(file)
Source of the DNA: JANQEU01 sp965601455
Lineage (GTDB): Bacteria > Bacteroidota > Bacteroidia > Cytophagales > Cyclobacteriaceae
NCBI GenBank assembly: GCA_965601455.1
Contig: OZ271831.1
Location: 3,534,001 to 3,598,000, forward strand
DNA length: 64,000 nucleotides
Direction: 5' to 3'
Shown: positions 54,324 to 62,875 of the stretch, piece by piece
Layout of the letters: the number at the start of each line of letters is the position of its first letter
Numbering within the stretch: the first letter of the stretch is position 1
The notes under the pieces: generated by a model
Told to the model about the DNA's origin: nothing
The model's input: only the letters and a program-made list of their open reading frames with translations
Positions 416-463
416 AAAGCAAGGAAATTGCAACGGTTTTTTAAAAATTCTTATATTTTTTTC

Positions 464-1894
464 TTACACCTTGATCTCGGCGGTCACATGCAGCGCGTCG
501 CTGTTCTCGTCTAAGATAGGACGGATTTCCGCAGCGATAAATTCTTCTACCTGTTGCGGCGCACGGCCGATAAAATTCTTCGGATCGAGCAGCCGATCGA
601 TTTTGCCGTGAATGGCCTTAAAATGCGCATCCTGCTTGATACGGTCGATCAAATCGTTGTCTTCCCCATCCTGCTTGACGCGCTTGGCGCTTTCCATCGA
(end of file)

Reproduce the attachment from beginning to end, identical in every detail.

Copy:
Source of the DNA: JANQEU01 sp965601455
Lineage (GTDB): Bacteria > Bacteroidota > Bacteroidia > Cytophagales > Cyclobacteriaceae
NCBI GenBank assembly: GCA_965601455.1
Contig: OZ271831.1
Location: 3,534,001 to 3,598,000, forward strand
DNA length: 64,000 nucleotides
Direction: 5' to 3'
Shown: positions 54,324 to 62,875 of the stretch, piece by piece
Layout of the letters: the number at the start of each line of letters is the position of its first letter
Numbering within the stretch: the first letter of the stretch is position 1
The notes under the pieces: generated by a model
Told to the model about the DNA's origin: nothing
The model's input: only the letters and a program-made list of their open reading frames with translations
Positions 416-463
416 AAAGCAAGGAAATTGCAACGGTTTTTTAAAAATTCTTATATTTTTTTC

Positions 464-1894
464 TTACACCTTGATCTCGGCGGTCACATGCAGCGCGTCG
501 CTGTTCTCGTCTAAGATAGGACGGATTTCCGCAGCGATAAATTCTTCTACCTGTTGCGGCGCACGGCCGATAAAATTCTTCGGATCGAGCAGCCGATCGA
601 TTTTGCCGTGAATGGCCTTAAAATGCGCATCCTGCTTGATACGGTCGATCAAATCGTTGTCTTCCCCATCCTGCTTGACGCGCTTGGCGCTTTCCATCGA